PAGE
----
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of its contents. Users should therefore print this document using a colour printer.

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IEC TR 63279:2020 © IEC:2020 – 7 –
DERISKING PHOTOVOLTAIC MODULES – SEQUENTIAL
AND COMBINED ACCELERATED STRESS TESTING
1 Scope

This document reviews research into sequential and combined accelerated stress tests that

have been devised to determine the potential for degradation modes in PV modules that occur

in the field that single-factor and steady-state tests do not show. This document is intended to

provide data and theory-based motivation and help visualize the next steps for improved

accelerated stress tests that will derisk PV module materials and designs. Any incremental

savings as a result of increased reliability and reduced risk translates into lower levelized cost

of electricity for PV. Lower costs will result in faster adoption of PV and the associated benefits

of renewable energy.
2 Normative references

The following documents are referred in the text in such a way that some or all of their content

constitutes requirements of this document. For dated references, only the edition cited applies.

For undated references, the latest edition of the referenced document (including any

amendments) applies.

IEC 60721-2-1, Classification of environmental conditions – Part 2-1: Environmental conditions

appearing in nature – Temperature and humidity

IEC 61215-1:2016, Terrestrial photovoltaic (PV) modules – Design qualification and type

approval – Part 1: Test requirements

IEC 61215-2:2016, Terrestrial photovoltaic (PV) modules – Design qualification and type

approval – Part 2: Test procedures

IEC 61730-2:2016, Photovoltaic (PV) module safety qualification – Part 2: Requirements for

testing
IEC TS 61836, Solar photovoltaic energy systems – Terms, definitions and symbols

IEC TS 62782:2016, Photovoltaic (PV) modules – Cyclic (dynamic) mechanical load testing

IEC 62788 (all parts), Measurement procedures for materials used in photovoltaic modules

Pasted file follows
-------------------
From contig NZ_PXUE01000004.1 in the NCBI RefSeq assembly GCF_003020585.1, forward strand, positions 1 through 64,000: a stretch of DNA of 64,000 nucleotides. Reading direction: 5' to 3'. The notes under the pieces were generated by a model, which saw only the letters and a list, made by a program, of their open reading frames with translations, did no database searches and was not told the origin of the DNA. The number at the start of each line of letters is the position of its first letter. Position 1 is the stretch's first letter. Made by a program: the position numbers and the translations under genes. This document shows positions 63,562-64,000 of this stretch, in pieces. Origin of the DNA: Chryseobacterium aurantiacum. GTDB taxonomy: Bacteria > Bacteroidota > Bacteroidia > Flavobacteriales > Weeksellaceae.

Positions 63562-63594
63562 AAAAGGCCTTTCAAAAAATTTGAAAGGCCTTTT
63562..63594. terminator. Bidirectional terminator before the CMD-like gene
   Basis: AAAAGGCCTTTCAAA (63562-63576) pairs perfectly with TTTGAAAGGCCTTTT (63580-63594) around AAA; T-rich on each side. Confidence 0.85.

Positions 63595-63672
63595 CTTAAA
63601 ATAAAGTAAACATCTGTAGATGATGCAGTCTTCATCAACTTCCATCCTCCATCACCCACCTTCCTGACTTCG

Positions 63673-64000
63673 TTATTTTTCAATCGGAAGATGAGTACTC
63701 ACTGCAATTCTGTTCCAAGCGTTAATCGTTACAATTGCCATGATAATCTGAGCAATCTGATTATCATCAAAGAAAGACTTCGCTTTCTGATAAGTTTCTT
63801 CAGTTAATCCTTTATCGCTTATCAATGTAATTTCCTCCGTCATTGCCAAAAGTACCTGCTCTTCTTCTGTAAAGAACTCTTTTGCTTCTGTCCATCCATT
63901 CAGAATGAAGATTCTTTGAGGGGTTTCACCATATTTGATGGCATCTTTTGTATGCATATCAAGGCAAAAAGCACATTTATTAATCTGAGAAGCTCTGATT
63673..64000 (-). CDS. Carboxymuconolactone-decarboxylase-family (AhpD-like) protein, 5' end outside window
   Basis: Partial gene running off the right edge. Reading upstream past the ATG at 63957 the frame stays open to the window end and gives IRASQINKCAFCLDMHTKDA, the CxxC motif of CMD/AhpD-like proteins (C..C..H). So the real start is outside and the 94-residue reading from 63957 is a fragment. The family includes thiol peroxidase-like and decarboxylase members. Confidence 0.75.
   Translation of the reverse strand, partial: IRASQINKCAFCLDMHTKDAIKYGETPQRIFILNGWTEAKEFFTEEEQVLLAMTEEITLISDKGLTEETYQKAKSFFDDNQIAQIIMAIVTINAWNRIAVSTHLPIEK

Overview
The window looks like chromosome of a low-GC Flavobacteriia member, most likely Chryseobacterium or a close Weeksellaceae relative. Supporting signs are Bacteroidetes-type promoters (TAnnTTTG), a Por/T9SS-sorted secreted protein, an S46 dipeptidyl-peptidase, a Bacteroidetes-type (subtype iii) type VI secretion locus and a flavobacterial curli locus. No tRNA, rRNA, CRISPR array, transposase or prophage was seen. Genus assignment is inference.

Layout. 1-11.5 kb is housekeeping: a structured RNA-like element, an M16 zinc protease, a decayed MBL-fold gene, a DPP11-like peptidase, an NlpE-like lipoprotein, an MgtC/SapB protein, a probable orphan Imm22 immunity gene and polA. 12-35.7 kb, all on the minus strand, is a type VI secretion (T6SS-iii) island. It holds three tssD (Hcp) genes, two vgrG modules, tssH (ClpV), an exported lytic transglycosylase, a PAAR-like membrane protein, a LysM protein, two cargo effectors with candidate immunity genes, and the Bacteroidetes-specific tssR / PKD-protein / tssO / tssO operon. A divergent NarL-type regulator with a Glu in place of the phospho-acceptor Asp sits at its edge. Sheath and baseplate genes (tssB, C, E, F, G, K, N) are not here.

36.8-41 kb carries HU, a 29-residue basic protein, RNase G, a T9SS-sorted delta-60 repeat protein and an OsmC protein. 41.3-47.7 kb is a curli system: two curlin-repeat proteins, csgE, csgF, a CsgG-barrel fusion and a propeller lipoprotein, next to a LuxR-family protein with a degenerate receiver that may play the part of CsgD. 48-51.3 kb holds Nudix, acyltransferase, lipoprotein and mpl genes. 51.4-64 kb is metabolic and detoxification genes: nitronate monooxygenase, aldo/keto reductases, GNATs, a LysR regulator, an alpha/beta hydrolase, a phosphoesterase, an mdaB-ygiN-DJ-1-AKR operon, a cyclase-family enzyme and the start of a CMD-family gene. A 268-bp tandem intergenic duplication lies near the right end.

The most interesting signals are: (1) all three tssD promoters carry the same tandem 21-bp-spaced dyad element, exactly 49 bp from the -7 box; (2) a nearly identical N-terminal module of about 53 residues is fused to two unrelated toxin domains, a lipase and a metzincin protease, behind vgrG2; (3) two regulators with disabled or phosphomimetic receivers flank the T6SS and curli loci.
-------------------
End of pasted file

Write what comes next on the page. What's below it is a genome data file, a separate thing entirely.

IEC TS 62804-1, Photovoltaic (PV) modules – Test methods for the detection of potential-

induced degradation – Part 1: Crystalline silicon

IEC TS 62804-1-1, Photovoltaic (PV) modules – Test methods for the detection of potential-

induced degradation – Part 1-1: Crystalline silicon – Delamination

ASTM D7869-17 Standard Practice for Xenon Arc Exposure Test with Enhanced Light and

Water Exposure for Transportation Coatings
---------------------- Page: 9 ----------------------
– 8 – IEC TR 63279:2020 © IEC:2020
3 Terms and definitions

For the purposes of this document, the terms and definitions given in IEC TS 61836 apply.

ISO and IEC maintain terminological databases for use in standardization at the following

addresses:
• IEC Electropedia: available at http://www.electropedia.org/
• ISO Online browsing platform: available at http://www.iso.org/obp
4 Framework for sequential and combined stress testing

A number of researchers, companies and testing laboratories have explored aspects of

sequential and combined stress testing to fill outstanding needs. Such needs include testing

beyond IEC 61215-2, which for the most part does not purport to examine for end-of-life wear-

out and failure mechanisms. In other cases, stresses are sequenced and combined to elicit

failure modes that have been seen in the field that existing IEC tests may not evaluate.

A framework for organization is proposed that implements stress factors of the natural

environment, sequences and combinations of applying them, and sample types that may be

employed for evaluation. To illustrate this, Figure 1 is introduced, which gives a three-

dimensional plot with the axes of sample, factor, and combination, that together indicate the

comprehensiveness of test methods to represent the effects of the natural environment on the

sample in accelerated testing.

First the sample comprehensiveness axis of Figure 1 is discussed. As a new material is

explored, the material itself is studied to achieve a basic understanding of its intrinsic

degradation mechanisms and durability. Thus, material and coupon tests as they are performed

now according to IEC 62788 series material tests will be valuable. However, failures often occur

at the interfaces between materials, and the performance of one component of the module often

depends on the behaviour of another component or material in the assembly. Therefore, to

represent the material interactions, boundary conditions in actual use, and stresses

experienced, it is necessary to examine mini-modules, and most comprehensively, full-size

modules with all their components.

Next the factors comprehensiveness axis is discussed. This is the number of stress factors of

the natural environment applied in testing of the sample. Moving from single stress factor tests

to multi-factor tests increases confidence of capturing the factors relevant to both known and

unknown degradation modes. Using one factor alone may be useful to evaluate an acceleration